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Obstacle at L'Enfant halts Blue and Orange lines

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Metro suspended service on the Blue and Orange lines between Metro Center and Federal Center SW for more than four hours Tuesday when a piece of the brake mechanism fell off a train causing track obstruction at L’Enfant Plaza.

"Boom. It almost sounded like an explosion," said passenger Josie Brown as she relived the incident that brought the trains to a standstill. "You felt the train lurch and you saw sparks and flames. Several women jumped out of the seat because they were on that side."

Metro spokesman Dan Stessel said on Twitter that a part from a train caused the obstruction.

The incident started before 10 a.m.

About 300 passengers were trapped. According to Brown, the first time they heard from a Metro operator was an hour after the incident.

"They sinply said, 'Ha, we are experiencing difficulty. Thank you for riding Metro. We thank you for your patience.' At that point, the whole car just went up. They were livid," Brown said.

For some passengers, hysteria set in.

 

“I just threw up and everyone panicked, the train is on fire we got scared,” says Joanne Epps.

One woman who was one of the first to come out of the Smithsonian Station immediately hugged her husband when she got out of the station.

Here's a statement by Metro on the incident:

Blue/Orange Line service is temporarily suspended in both directions between Metro Center and Federal Center SW due to an earlier track obstruction near L'Enfant Plaza.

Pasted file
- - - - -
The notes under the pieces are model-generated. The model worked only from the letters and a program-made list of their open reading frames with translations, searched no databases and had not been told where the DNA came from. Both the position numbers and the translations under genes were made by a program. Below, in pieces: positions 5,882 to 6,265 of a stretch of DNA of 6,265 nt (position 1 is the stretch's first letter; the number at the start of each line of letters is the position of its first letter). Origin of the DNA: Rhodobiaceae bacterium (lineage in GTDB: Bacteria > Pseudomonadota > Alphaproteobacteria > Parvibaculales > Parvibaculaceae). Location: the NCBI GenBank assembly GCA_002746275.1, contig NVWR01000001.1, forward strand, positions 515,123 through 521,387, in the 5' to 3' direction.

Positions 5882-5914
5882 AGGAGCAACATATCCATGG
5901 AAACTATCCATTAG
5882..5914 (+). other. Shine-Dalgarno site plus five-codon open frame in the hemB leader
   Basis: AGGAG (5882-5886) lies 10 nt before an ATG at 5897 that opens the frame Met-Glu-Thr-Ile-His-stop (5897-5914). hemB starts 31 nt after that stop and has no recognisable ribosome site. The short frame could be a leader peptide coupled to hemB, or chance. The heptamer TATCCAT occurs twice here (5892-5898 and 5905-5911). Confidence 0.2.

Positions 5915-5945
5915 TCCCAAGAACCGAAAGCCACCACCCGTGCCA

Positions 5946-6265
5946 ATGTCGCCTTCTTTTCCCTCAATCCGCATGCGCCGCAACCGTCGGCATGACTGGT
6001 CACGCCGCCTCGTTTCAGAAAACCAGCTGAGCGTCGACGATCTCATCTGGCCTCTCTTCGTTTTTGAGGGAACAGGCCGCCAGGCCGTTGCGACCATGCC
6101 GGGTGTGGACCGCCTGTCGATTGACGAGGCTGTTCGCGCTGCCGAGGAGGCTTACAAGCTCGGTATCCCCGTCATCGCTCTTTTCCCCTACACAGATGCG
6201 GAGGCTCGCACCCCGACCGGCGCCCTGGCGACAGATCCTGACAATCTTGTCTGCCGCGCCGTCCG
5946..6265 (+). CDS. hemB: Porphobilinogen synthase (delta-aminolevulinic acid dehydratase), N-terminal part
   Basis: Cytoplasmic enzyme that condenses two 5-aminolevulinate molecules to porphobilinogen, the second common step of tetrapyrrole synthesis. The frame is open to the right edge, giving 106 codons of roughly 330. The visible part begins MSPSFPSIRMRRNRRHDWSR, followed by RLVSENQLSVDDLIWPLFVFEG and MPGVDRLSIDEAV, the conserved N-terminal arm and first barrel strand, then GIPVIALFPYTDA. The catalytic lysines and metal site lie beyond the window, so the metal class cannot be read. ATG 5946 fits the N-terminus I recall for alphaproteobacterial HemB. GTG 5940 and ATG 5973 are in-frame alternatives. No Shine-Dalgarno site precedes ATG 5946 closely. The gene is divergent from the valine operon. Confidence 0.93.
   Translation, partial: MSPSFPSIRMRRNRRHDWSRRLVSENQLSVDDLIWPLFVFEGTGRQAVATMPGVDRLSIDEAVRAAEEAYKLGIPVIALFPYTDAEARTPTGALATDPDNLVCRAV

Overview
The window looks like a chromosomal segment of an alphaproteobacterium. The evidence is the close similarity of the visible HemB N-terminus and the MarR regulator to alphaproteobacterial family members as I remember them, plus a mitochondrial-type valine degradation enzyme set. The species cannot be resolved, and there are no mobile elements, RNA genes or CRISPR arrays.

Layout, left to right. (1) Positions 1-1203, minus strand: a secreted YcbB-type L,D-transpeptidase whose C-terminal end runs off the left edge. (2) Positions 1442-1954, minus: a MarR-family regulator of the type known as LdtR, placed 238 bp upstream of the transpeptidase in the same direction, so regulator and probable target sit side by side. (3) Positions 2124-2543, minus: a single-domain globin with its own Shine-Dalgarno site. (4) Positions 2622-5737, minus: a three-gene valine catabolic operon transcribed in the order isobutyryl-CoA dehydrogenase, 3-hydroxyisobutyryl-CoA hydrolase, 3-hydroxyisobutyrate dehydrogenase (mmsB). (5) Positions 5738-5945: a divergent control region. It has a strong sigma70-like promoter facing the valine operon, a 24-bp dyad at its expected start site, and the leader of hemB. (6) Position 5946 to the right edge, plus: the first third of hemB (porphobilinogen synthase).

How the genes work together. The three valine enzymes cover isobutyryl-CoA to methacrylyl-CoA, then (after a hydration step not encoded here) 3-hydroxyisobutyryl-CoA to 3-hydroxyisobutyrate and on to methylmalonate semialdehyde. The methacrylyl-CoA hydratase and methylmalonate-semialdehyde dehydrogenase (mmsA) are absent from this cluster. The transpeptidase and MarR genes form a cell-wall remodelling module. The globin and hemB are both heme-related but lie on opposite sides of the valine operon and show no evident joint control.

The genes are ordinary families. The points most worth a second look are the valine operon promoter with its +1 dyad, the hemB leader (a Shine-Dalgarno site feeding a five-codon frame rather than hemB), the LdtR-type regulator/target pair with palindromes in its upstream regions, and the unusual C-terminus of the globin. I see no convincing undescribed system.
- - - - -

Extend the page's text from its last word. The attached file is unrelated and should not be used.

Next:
The preliminary investigation has found that the track obstruction was part of a rail car called a "friction ring" that became dislodged and fell to the track bed from a passing Orange Line train at approximately 9:40 a.m.

The friction ring made contact with the electrified third rail, resulting in a smoke condition until power was de-energized shortly after the incident occurred.

The friction ring is part the brake assembly and helps stop the train.

D.C. Fire and EMS confirmed that they removed about 300 riders off the stalled train.

Hundreds of riders had their travel plans disrupted because of the incident.

“You had a lady that had a panic attack, you had a lady who was a diabetic, a lot people began to pray and sing,” says Metro rider Justin Pearson.

“If something is breaking off I just don't think it's a good thing,” says Metro passenger Lynda Hiltz. “Remember that Red Line accident; what was it, two years ago?”

Metro announced at about 2:30 p.m. that normal Blue and Orange line train service resumed.

On June 22, 2009, two Red Line trains crashed near the Fort Totten station, killing nine people and injuring dozens.

In October 2010, a lurching escalator which sent passengers plunging to the bottom injuring several of them.

“I would question the safety of it,” says Metro rider Tony Varda. “If they are having that kind of maintenance problems with it.”

Tuesday night, Metro's own General Manager took the train home to reassure passengers that it's a safe way to travel.

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